Monday, May 21, 2012


My children and I were just discussing the idea of borders.  How there are some, geographically speaking, that you cross with a big process and plenty of hoopla (lines, guards, documents, stamps) and some you pass without a notion that you’ve done so, like the two town lines we cross between home and their school.  There are gradual transitions that are noted and celebrated as if they happened all at once, like the milestone birthdays which punctuate the long process of growing (one nephew turned 18 last week, and another 21), and others that we forget to realize have happened until they have.  On which day did the landscape around here go from “greening” to Green?

I could not pinpoint the day, myself.  But I know it has happened, and here is how: The food is back.

Last week the farmers’ market opened for the season, and I was skipping merrily across the parking lot—okay, maybe not merrily, since the re-opening of the market means the reconvening of lots of people in cars jockeying for not much space and asserting ownership of the road and perhaps not practicing the Attitude of Gratitude in a way that is palpable to others, but I was dashing, anyway—and I paused, for a moment, just to savor the notion.  The food is back!  The food is back! Ahhh, the food is back.  I stood on the threshold and breathed. 

It is so good to be able to eat food from the dirt around me, and so good to hand my food dollar to the person who planted the seeds and pulled the weeds and gussied the lettuce up to bring it to my attention.  We have been eating a lot of greens, very happily.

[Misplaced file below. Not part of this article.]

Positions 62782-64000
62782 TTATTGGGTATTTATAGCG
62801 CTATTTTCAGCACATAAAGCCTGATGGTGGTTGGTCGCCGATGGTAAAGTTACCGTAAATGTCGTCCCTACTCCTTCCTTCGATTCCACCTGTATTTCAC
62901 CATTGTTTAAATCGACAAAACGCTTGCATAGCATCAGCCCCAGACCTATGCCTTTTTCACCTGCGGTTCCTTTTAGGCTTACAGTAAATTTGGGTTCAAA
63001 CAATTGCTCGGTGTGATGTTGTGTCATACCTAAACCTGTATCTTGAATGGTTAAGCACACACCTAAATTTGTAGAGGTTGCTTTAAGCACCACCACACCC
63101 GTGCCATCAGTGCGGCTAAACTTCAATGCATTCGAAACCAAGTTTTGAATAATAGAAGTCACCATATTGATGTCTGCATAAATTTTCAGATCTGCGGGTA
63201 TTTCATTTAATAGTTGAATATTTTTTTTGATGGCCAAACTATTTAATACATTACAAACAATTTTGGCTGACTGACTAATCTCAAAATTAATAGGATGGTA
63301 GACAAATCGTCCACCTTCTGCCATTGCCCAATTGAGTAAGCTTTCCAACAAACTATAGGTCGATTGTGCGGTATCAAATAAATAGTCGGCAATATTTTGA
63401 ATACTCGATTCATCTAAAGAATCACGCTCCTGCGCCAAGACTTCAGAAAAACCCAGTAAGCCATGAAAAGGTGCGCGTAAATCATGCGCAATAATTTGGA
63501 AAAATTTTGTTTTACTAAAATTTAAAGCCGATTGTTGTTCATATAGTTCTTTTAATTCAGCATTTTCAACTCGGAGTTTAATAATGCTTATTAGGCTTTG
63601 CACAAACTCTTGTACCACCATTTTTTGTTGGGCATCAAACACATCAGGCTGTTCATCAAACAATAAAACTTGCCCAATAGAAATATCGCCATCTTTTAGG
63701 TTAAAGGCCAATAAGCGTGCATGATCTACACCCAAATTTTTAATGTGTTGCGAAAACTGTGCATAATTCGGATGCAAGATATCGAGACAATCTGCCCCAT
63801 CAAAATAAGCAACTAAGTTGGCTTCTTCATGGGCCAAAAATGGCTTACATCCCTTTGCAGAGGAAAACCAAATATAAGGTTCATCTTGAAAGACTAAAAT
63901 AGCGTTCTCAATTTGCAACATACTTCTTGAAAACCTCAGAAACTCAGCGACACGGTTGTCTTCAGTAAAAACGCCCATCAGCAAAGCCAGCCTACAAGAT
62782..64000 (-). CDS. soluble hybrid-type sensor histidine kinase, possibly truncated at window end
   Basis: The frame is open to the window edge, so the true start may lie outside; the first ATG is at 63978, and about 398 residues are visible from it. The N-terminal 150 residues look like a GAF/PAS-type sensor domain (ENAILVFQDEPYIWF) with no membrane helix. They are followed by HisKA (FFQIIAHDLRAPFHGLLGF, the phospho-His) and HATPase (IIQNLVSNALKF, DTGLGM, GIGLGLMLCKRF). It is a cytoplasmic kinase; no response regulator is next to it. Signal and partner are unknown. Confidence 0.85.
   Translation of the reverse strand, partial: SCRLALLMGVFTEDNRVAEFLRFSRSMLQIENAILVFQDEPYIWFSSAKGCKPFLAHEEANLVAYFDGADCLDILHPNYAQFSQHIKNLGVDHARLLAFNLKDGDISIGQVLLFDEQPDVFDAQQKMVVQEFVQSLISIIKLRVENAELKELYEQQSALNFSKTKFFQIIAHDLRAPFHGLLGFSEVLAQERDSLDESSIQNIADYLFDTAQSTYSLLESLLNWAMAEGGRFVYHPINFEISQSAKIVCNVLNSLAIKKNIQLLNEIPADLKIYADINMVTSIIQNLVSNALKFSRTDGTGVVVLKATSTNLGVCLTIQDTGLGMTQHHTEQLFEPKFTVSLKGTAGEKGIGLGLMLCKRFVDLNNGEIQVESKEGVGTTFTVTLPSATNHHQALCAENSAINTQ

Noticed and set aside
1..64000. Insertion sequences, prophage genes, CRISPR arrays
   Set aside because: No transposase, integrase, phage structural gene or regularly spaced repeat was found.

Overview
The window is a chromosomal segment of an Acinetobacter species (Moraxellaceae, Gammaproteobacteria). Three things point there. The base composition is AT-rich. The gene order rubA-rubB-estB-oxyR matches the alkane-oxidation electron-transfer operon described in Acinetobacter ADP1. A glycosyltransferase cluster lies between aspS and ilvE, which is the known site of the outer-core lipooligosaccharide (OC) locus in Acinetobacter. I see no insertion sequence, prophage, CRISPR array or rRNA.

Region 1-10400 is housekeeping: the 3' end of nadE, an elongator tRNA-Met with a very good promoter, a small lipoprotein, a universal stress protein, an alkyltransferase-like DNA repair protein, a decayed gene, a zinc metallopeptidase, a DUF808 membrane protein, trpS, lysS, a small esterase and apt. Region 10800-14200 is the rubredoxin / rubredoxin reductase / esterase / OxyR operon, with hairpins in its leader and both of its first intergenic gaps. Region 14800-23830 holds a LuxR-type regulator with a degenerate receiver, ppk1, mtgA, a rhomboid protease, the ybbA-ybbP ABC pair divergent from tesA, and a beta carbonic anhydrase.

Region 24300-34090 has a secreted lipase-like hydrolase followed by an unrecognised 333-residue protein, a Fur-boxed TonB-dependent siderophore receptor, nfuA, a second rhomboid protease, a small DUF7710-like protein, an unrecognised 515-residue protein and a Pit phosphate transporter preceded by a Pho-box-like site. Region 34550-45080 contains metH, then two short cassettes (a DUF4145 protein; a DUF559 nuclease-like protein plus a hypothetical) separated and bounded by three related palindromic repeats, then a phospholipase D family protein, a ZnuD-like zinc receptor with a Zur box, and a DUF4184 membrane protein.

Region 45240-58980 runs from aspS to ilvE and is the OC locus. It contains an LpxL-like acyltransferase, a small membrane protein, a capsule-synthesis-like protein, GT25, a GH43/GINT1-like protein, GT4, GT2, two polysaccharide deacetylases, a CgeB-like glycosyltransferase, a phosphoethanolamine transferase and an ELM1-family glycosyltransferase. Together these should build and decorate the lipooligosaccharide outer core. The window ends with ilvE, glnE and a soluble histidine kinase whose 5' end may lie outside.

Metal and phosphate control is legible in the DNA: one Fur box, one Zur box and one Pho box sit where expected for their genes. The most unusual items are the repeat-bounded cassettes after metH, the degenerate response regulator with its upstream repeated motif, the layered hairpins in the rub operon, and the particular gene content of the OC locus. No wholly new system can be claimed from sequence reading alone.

The specific food I am going to rattle on about today doesn't have much to do with the market.  Nothing, in fact.  It's here because I have been trying to recreate a Lemon Zest Luna Bar for my daughters, who are both fond of those little two-dollar-and-a-plastic-wrapper-that-will-live-forever snacks, and right before the hiatus of last week I managed something that they both pronounced to be "wrong, or still not exactly right, but really good."

So I have that for you.  It may not be a market food, but it's a border food for sure.  The border between "save yourself a step and just buy it" and "look!  I can do it myself!" is one I dance across frequently, generally with a grateful leap to one side or the other.

There are some things I've gone to the trouble of making myself that I would never willingly bother with again.  I'll just be grateful someone else is taking the time and giving me access to the results.  But an energy bar definitely falls into the category of Worth The Minimal Bother.  I can pick and choose what I want to include and avoid ingredients with really long names.  Does this lemon one below not appeal to you?  A chocolate version is in the pipeline here, and my dear Alana has a set of car snack recipes you may want to try out (that's a link to her version one, and I think she's up to CarSnack 4.0 now).

A note on the frosting: this is definitely the beta version.  It's just a little too soft.  After a day, it was lightly set but not exactly firm, and consequently made wrapping and toting more of a challenge.  But it was darn tasty, so I am including it anyway.  (Version II, in which a tablespoon of melted coconut oil, which is hard at room temperature, was added, led out of softness to frank runniness.  Go figure.)

Another ingredient note: rice syrup, which would be my preferred sticky sweet ingredient here, has been at the center of an arsenic controversy recently (as has rice itself, as if we all need another thing to worry about in our food).  Though I lament and resist the cookie-fication of the granola bar (a phenom that followed on the heels of the cupcake-ization of the muffin) and hence would prefer to avoid cane sugar in my energy bars (reserving it for dessert), Lyle's Golden Syrup makes a good substitute for rice syrup here.  You could also use honey, or if gluten is not an issue, barley malt, which so far seems to be free of Agatha Christie-style danger warnings and some even assert is far enough from its grain source to be safe for the gluten-intolerant.